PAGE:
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Say that two triangles are incommensurate if they do not share an edge length or a vertex angle, and their areas differ. Suppose you'd like to tile the plane with pairwise incommensurate triangles. I can think of at least one strategy.

Spiral out from an initial triangle in the pattern depicted below, with the red extensions chosen to avoid length/angle/area coincidences with all previously constructed triangles.


          Twisted tiling
          The central $\triangle$ is slightly non-equilateral. All $\triangle$s incommensurate.
It seems clear that this approach could work, although it might not be straightforward to formalize to guarantee incommensurate triangles. Which brings me to my question:

Q. What is a scheme that details a lattice tiling—all vertices at points of $\mathbb{Z}^2$—composed of pairwise incommensurate triangles?

This requires a more explicit design that effectively describes the triangle corner coordinates in a way that makes it evident that no lengths/angles/areas are duplicated. Without such a clear description, it is not even immediately evident (to me) that it is possible.

The same question may be asked for incommensurate simplex tilings with vertices in $\mathbb{Z}^d$.


See also: Tiling the plane with incongruent isosceles triangles.

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    $\begingroup$ Do four zigzags (one for each quadrant, (1,0) to (0,1) to (x,0) to (0,y) and so on), where if need be record all lengths involved, and choose the next x and y to leave room for lengths for the other zigzags. (You may need to divide areas or follow pattern 2 discretely, but a zigzag should work.) Busy packing, I'll let you fill in. Gerhard "Going Down Under, American Style" Paseman, 2018.07.29. $\endgroup$ – Gerhard Paseman Jul 29 '18 at 22:04
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    $\begingroup$ @Gerhard, if I understand your description, you have two triangles sharing the edge joining $(1,0)$ and $(0,1)$, so the triangles don't meet Joseph's definition of incommensurate. $\endgroup$ – Gerry Myerson Jul 29 '18 at 22:48
  • $\begingroup$ Right. Neither does Joseph's first method. However, with an outward triangular spiral, there is still a chance. Gerhard "Maybe One Guess Will Work" Paseman, 2018.07.29. $\endgroup$ – Gerhard Paseman Jul 29 '18 at 23:17
  • $\begingroup$ Why does "displacing corners" lead to incommensurate tilings? Based on the picture, it appears that every edge is shared by two triangles, so... $\endgroup$ – Victor Protsak Jul 29 '18 at 23:19
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    $\begingroup$ @JoelDavidHamkins: Finally fixed the coloring when this was bumped to the front page. $\endgroup$ – Joseph O'Rourke Jan 12 at 19:31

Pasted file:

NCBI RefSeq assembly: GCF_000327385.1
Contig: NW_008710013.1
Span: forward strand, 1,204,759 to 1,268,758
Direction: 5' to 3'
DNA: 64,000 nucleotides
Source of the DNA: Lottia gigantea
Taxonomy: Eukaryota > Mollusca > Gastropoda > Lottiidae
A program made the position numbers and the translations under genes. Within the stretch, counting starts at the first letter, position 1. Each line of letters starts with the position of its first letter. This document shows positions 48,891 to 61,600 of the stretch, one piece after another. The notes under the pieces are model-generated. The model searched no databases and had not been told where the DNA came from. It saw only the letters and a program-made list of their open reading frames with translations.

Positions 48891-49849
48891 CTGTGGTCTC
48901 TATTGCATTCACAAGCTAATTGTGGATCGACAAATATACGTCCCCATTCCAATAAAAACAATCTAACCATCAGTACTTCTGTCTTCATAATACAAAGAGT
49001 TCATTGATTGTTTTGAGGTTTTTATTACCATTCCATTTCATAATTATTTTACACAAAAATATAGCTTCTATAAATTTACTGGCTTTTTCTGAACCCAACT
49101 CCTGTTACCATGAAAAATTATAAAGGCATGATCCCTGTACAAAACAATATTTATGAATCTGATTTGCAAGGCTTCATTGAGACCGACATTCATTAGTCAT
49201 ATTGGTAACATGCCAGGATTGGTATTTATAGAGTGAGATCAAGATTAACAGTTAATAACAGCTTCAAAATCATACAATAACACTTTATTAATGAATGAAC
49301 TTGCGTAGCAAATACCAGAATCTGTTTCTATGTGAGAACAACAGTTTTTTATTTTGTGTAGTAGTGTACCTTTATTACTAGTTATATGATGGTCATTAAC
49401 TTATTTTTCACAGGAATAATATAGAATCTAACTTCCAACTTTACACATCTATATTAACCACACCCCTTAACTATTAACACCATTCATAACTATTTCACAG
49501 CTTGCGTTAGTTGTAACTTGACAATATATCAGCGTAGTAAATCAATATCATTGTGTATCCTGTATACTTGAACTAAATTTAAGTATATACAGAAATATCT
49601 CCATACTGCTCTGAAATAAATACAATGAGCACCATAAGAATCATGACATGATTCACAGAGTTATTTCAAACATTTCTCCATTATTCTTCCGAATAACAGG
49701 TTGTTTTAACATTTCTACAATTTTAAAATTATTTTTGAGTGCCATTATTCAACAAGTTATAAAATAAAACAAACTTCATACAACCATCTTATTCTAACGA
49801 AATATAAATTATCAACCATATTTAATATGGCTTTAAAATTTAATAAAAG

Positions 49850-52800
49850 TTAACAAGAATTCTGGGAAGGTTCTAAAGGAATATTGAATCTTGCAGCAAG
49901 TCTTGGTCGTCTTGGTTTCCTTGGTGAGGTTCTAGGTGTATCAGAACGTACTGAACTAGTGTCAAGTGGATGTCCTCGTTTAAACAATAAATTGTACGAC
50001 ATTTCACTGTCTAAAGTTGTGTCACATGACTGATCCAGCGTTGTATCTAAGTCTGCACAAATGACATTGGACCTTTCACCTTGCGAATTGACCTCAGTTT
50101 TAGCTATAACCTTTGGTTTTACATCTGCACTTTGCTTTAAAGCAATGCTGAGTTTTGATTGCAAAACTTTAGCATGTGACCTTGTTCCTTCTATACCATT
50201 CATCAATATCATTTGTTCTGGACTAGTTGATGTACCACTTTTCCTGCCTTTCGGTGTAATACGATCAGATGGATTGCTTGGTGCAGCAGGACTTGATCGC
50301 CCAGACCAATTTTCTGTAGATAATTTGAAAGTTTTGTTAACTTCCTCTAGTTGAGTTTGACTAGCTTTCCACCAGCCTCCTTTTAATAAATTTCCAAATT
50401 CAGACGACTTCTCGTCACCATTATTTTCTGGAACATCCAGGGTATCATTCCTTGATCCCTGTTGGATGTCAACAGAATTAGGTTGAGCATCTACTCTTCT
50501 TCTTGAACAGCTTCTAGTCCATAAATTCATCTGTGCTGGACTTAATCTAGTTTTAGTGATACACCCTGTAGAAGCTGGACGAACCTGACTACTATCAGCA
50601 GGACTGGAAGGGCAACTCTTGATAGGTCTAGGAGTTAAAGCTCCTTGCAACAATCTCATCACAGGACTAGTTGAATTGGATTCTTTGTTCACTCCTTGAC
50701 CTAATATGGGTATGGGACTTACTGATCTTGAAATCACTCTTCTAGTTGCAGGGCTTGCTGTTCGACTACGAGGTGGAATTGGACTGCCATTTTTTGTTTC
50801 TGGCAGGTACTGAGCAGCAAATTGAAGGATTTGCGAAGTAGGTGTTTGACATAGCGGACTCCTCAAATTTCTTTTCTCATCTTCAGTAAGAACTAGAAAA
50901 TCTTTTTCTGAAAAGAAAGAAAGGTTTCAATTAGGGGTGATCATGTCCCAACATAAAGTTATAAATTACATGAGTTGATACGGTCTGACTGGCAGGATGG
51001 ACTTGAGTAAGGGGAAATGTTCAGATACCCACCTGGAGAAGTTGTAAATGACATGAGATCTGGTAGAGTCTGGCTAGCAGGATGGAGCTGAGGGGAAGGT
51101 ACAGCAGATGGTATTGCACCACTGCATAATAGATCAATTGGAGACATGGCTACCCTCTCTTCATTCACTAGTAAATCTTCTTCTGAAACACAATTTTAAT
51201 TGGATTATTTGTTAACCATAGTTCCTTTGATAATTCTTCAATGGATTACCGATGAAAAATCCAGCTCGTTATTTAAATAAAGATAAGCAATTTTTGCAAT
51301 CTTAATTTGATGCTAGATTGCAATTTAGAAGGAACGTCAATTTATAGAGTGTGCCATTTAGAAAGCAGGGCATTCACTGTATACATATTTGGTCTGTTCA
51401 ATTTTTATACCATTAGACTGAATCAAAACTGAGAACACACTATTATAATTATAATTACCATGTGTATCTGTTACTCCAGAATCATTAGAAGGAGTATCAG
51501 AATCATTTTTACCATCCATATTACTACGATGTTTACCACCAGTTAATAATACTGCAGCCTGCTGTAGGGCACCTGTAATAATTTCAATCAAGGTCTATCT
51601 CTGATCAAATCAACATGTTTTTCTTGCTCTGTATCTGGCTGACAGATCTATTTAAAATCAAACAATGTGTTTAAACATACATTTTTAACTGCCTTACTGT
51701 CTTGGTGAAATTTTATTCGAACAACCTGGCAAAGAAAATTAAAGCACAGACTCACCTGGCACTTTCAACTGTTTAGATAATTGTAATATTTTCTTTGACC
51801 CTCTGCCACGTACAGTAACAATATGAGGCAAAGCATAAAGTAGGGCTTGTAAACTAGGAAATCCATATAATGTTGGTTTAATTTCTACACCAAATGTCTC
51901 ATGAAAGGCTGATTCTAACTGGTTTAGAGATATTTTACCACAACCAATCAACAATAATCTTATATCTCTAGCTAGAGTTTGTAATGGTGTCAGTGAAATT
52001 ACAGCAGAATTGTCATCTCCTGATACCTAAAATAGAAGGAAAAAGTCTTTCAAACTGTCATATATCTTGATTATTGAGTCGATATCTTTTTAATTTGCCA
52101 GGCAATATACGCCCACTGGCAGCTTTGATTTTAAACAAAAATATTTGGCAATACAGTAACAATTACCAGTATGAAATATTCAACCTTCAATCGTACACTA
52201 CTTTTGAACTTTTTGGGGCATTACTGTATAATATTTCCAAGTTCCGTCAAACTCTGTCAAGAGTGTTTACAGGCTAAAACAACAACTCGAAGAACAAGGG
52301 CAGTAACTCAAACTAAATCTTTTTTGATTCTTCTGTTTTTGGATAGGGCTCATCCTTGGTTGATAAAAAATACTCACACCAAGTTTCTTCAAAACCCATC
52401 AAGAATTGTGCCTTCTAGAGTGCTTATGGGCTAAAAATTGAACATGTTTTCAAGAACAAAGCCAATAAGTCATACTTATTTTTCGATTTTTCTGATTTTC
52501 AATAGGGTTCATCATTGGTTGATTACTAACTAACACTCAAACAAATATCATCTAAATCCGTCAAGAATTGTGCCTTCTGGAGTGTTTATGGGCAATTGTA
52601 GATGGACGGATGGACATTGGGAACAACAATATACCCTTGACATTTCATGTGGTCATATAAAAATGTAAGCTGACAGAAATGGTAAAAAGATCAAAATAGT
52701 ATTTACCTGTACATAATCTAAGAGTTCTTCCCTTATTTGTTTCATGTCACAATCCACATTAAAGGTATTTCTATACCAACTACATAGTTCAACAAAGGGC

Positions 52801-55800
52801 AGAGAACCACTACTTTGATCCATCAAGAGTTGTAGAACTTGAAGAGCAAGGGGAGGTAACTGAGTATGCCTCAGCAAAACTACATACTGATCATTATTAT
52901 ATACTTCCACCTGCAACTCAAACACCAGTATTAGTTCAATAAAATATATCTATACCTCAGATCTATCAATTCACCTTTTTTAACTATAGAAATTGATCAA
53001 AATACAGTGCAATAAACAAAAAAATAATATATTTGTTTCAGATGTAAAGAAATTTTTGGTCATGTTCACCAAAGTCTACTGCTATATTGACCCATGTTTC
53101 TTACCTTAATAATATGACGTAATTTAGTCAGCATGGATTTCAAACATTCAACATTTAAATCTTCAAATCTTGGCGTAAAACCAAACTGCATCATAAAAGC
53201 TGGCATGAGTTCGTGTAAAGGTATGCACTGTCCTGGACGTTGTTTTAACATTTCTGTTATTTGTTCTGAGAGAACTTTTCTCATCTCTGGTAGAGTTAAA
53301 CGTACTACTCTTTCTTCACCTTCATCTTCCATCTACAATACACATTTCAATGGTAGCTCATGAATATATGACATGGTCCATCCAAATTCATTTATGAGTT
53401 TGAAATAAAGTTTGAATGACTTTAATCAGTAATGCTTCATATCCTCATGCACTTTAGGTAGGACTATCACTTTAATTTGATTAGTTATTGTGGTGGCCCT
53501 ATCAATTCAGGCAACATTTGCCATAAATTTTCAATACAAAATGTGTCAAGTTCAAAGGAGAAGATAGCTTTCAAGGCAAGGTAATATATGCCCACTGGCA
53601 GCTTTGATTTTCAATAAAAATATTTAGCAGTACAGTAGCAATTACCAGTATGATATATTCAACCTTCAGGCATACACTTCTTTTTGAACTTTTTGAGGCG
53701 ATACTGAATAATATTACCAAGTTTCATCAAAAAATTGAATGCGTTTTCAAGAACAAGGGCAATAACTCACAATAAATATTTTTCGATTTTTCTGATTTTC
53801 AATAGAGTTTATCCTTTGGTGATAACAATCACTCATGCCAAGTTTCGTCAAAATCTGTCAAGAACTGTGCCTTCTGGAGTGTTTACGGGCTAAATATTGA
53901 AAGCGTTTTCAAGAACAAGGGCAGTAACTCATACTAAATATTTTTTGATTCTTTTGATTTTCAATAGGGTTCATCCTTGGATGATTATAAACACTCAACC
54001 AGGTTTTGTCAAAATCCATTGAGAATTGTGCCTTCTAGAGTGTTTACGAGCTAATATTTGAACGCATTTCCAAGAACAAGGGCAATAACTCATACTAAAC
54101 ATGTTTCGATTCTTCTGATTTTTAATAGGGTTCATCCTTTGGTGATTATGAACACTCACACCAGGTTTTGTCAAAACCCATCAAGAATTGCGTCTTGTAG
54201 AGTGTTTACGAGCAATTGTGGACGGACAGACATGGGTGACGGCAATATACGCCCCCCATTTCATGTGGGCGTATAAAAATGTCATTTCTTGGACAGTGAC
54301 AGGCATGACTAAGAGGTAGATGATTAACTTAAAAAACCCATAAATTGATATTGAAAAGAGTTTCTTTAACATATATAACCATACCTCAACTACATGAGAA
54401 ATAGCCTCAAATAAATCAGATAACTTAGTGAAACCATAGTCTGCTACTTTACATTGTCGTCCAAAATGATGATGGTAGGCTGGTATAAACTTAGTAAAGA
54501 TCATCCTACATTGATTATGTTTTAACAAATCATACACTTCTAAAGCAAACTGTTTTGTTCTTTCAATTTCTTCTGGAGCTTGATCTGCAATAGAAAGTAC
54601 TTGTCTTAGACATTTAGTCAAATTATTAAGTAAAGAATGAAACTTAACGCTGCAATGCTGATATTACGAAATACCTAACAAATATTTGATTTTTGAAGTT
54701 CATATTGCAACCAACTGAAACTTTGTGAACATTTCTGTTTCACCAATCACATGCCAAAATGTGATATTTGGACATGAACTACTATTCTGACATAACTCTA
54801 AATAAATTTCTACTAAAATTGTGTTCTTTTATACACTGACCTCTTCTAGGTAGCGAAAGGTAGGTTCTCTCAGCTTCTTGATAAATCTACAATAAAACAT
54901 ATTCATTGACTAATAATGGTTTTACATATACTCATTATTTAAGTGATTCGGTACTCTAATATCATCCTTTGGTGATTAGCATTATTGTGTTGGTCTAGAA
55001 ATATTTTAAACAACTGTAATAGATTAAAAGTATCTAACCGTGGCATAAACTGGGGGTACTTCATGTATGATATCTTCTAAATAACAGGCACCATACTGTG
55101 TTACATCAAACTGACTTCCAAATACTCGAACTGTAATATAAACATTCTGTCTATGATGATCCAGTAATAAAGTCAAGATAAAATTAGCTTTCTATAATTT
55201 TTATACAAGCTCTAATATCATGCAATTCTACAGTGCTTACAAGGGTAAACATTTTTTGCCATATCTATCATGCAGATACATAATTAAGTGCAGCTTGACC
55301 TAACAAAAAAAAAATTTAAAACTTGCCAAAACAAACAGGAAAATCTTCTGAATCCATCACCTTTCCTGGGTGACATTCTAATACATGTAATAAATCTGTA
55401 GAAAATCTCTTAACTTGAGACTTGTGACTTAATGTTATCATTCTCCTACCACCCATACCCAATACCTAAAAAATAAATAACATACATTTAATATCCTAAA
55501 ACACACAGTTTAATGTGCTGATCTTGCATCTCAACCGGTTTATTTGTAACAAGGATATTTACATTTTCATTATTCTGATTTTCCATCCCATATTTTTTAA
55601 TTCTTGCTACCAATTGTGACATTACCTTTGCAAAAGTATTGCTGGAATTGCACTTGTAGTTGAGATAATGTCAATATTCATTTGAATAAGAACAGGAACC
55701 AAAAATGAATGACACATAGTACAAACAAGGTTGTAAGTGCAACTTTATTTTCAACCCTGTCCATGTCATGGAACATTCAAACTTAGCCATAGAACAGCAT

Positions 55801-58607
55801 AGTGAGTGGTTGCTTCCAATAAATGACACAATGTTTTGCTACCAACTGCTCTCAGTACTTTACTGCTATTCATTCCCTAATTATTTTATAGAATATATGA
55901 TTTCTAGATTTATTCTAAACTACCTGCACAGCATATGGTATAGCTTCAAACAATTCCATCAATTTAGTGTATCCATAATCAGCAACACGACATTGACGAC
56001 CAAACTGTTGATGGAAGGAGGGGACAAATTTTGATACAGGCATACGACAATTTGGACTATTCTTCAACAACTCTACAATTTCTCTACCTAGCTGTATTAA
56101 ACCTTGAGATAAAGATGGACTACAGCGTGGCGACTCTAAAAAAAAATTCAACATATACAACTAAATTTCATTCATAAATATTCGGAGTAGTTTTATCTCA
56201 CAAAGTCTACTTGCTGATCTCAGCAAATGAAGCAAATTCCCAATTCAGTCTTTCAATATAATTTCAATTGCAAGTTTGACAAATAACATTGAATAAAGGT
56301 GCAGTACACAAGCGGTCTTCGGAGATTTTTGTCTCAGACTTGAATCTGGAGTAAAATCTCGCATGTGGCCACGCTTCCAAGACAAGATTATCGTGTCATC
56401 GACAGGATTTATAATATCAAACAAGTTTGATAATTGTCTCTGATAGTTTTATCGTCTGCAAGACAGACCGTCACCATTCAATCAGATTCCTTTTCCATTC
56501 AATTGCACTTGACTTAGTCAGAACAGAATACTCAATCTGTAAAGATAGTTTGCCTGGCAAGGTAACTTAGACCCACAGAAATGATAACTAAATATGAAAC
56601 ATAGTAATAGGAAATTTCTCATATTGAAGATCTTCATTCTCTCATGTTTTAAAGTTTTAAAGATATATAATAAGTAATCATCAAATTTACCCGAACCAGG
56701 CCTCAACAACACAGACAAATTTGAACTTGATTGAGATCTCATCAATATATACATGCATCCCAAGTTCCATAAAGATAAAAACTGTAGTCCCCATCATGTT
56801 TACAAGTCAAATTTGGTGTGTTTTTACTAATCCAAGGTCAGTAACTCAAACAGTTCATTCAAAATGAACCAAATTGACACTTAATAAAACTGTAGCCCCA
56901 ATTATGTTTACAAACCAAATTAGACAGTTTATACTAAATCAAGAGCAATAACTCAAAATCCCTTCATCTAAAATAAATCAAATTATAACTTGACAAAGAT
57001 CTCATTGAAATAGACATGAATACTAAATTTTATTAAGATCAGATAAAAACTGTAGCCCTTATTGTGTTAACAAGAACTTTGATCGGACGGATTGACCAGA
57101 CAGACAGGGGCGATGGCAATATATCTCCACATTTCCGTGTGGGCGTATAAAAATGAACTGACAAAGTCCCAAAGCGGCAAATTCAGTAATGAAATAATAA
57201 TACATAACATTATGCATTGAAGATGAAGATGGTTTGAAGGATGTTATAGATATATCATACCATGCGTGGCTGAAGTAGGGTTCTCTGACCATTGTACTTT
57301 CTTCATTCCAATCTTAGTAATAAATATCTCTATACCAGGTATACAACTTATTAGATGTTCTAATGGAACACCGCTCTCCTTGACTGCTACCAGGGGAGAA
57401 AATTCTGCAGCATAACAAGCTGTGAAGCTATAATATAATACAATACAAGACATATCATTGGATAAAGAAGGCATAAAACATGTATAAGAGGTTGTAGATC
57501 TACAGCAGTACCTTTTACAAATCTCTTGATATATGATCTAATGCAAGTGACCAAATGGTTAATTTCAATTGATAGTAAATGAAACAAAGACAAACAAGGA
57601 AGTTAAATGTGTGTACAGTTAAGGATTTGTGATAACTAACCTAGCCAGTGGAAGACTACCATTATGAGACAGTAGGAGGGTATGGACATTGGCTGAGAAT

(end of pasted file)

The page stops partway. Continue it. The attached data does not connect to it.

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Edit: This is a solution for non-commensurate side lengths only. The question also asks for non-commensurate angles, which this example does not provide.

I follow your approach. I start with a triangle with points in $\mathbb{Z}^2$ and add three incommensurate triangles, which leads to a new large triangle that is congruent to the first one and has points in $\mathbb{Z}^2$. We can repeat this process to tile the plane.

The first points are $A(0,0), B(2,0), C(2,1)$ as in the following image.

enter image description here

We now add three new points $A'(-4,0), B'(2,-14), C'(24,12)$ on the rays. We note:

(1) All new side lengths are strictly larger than the side lengths of the triangle $A,B,C$.

(2) All new side lengths are distinct (exercise).

(3) The new triangle $\Delta C'A'B'$ is congruent to $\Delta ABC$, in fact there is a right angle at $A'$ and the side $A'C'$ is double as large than $A'B'$.

The new arrangement of the four triangles is incommensurate by (1) and (2).

We can now repeat this process. Since (3) holds, we can use the congruency from $\Delta ABC$ to $\Delta A'B'C'$ to get the next larger triangle. By (1), all new lengths are larger than all old lengths and the new lengths are also distinct by (2). Moreover all points lie on $\mathbb{Z}^2$.

We can fill up all of $\mathbb{R}^2$ with incommensurate triangles.

Interesting follow up questions:

  • Is there a tiling in which the size of the triangles is bounded?
  • How fast do the lengths grow?
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  • $\begingroup$ I had intended that triangles "do not share ... a vertex angle," whereas yours do share angles...? $\endgroup$ – Joseph O'Rourke Jun 26 at 18:28
  • $\begingroup$ You are right. Sorry. $\endgroup$ – Strichcoder Jun 26 at 20:15

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